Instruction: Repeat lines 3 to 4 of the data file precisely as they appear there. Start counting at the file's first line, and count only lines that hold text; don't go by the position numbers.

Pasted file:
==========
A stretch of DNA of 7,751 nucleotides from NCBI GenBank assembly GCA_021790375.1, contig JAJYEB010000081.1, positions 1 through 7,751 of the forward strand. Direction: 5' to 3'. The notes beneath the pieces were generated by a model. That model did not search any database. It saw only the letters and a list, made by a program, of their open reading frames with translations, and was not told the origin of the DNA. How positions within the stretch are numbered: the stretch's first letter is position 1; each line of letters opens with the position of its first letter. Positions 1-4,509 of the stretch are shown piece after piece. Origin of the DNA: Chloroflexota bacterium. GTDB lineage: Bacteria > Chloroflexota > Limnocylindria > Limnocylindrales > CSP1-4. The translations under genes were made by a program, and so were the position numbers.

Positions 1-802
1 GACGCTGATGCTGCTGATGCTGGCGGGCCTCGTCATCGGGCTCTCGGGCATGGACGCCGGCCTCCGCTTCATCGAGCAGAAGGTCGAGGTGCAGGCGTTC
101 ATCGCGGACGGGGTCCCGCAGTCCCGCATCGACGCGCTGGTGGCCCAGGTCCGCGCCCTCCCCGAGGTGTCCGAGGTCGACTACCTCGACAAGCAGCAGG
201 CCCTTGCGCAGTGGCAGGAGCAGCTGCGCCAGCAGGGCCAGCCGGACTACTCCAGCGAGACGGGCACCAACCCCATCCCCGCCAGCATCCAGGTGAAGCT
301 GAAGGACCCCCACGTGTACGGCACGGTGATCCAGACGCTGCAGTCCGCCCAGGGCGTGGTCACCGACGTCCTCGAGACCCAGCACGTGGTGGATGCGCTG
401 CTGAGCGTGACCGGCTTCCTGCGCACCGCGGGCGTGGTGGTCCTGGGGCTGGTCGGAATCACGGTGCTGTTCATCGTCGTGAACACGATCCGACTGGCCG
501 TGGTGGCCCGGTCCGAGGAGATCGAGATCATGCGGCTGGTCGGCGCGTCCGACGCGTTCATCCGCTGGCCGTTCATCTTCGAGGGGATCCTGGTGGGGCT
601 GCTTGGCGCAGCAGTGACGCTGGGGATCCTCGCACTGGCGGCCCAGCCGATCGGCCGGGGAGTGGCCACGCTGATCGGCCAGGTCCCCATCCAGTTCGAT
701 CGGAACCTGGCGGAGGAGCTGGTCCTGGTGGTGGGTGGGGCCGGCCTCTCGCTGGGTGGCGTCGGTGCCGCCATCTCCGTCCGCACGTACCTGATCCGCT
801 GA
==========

1 GACGCTGATGCTGCTGATGCTGGCGGGCCTCGTCATCGGGCTCTCGGGCATGGACGCCGGCCTCCGCTTCATCGAGCAGAAGGTCGAGGTGCAGGCGTTC
101 ATCGCGGACGGGGTCCCGCAGTCCCGCATCGACGCGCTGGTGGCCCAGGTCCGCGCCCTCCCCGAGGTGTCCGAGGTCGACTACCTCGACAAGCAGCAGG